Yo dawg, I heard you liked to compensate, so we gave you a big giant truck with two levels of running boards and a big neon sign that says “I’m compensating for something” on the side. Except the sign is on back order and won’t be in until next week!
I’m not reflexively anti-truck or SUV. They have their uses. People who have to haul things or drive through snow or rough terrain. People with big families. Heck, I understand even if it’s just a matter of you wanting to sit up high and feel like a big guy once in a while. It’s bad for gas, but there are way worse offenses against humanity than that. Live and let live.
But seriously, what kind of a person other than a total jackwagon drives a truck like this? The guy works in Florida, hauls a bag with a mitt in it at most and probably drives there by himself. Go get something more modest, Grant. Like an EM-50 Urban Assault Vehicle.
On Sunday, we learned that while the Nationals would continue to pay their minor leaguers throughout the month of June, their weekly stipend would be lowered by 25 percent, from $400 to $300. In an incredible act of solidarity, Nationals reliever Sean Doolittle and his teammates put out a statement, saying they would be covering the missing $100 from the stipends.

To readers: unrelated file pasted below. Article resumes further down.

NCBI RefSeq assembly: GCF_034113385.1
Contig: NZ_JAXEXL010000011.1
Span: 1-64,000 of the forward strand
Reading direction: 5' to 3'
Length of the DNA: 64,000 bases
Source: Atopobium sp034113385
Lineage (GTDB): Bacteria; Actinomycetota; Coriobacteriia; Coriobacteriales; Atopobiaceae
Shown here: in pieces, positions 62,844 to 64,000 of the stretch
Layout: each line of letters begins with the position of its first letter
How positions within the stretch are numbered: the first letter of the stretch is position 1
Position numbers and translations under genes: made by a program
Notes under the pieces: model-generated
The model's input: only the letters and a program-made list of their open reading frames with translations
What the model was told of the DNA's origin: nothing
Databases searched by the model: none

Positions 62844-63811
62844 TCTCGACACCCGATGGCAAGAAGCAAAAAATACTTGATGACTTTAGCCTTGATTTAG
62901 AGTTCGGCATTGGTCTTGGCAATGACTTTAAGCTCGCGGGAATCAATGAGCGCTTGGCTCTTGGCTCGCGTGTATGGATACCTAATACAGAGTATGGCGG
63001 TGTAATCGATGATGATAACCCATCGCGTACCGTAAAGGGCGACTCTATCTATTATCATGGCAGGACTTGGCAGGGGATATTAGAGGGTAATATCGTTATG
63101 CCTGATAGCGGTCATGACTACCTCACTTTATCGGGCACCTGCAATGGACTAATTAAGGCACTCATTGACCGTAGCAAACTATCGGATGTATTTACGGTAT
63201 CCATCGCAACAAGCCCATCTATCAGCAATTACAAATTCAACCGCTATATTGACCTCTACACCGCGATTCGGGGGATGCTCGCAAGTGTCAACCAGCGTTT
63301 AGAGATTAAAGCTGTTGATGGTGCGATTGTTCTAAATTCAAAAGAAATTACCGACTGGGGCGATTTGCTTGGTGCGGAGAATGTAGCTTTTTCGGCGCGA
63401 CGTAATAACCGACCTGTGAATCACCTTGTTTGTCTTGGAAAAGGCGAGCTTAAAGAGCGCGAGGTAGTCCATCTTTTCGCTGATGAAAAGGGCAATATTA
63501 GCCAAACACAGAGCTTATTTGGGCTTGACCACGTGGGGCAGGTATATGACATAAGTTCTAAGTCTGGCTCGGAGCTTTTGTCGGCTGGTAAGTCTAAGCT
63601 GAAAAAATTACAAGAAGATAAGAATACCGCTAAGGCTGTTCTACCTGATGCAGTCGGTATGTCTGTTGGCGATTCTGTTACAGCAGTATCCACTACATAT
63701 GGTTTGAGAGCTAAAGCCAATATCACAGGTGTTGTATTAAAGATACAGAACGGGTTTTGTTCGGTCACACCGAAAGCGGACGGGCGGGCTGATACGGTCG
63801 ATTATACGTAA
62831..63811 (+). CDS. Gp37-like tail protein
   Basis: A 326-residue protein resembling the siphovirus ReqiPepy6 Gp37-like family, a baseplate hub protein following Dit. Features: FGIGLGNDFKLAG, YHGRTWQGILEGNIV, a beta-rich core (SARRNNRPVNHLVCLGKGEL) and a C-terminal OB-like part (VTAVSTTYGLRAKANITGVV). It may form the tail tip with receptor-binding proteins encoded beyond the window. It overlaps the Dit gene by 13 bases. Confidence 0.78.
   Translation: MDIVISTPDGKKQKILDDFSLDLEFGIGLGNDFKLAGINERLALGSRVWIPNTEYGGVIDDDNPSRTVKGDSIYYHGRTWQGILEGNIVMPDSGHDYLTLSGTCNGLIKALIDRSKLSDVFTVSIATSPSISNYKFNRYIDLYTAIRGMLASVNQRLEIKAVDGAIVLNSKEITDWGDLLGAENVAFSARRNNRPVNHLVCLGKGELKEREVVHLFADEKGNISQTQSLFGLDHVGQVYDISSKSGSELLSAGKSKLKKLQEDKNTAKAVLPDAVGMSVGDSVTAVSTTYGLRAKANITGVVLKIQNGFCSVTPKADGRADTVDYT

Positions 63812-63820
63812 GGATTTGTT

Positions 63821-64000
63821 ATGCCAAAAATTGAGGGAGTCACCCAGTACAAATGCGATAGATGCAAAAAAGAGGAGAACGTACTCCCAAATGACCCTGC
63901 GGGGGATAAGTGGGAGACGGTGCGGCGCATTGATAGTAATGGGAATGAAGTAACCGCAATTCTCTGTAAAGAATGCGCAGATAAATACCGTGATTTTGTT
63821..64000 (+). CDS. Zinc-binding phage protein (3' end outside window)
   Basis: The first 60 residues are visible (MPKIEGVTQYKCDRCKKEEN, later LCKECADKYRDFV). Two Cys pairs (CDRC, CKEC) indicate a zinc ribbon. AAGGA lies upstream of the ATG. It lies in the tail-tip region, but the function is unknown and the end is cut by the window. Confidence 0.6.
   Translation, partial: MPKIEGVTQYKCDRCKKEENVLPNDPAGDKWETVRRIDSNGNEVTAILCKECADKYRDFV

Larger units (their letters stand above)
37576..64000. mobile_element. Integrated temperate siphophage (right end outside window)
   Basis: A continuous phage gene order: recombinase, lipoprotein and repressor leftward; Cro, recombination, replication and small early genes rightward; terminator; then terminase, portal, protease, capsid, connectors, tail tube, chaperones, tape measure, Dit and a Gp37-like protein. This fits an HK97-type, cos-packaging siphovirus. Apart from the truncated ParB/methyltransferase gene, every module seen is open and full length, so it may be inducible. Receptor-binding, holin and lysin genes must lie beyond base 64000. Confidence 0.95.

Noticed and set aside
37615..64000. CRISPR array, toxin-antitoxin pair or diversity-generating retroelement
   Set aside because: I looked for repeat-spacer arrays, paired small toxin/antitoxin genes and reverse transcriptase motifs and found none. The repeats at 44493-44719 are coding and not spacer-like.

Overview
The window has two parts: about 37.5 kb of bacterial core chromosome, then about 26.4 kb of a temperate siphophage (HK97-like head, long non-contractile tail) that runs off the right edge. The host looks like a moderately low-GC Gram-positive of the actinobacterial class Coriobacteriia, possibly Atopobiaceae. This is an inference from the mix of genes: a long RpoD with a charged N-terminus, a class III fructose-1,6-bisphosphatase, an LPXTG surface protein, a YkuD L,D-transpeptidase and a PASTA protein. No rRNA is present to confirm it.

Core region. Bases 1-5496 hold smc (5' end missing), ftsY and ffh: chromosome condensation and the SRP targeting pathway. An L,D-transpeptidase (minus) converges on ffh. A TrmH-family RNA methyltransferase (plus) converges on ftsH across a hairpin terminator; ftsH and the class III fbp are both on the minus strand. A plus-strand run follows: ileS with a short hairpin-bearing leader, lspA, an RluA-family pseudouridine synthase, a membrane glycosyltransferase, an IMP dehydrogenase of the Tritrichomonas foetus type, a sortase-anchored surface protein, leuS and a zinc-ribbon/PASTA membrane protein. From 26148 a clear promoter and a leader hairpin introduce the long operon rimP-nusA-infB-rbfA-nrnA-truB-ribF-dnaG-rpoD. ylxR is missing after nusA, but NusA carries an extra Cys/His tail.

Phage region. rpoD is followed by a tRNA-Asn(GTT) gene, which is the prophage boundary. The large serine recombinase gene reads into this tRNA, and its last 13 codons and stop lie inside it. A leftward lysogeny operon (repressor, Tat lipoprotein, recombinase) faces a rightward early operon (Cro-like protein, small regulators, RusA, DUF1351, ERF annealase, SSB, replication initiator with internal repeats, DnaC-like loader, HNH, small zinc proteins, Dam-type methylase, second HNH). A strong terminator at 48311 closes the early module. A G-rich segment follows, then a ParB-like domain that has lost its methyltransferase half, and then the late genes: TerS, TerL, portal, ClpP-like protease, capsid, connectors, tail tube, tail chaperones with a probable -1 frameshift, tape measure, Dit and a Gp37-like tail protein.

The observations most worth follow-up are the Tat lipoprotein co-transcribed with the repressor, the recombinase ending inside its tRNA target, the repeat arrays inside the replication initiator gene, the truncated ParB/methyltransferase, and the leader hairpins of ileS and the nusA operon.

After receiving some criticism, the Nationals reversed course, agreeing to pay their minor leaguers their full $400 weekly stipend.
Doolittle and co. have not withdrawn their generosity. On Wednesday, Doolittle released another statement, saying that he and his major league teammates would continue to offer financial assistance to Nationals minor leaguers through the non-profit organization More Than Baseball.
The full statement:
Washington Nationals players were excited to learn that our minor leaguers will continue receiving their full stipends. We are grateful that efforts have been made to restore their pay during these challenging times.
We remain committed to supporting them. Nationals players are partnering with More Than Baseball to contribute funds that will offer further assistance and financial support to any minor leaguers who were in the Nationals organization as of March 1.
We’ll continue to stand with them as we look forward to resuming our 2020 MLB season.
Kudos to Doolittle and the other Nationals continuing to offer a helping hand in a trying time. The players shouldn’t have to subsidize their employers’ labor expenses, but that is the world we live in today.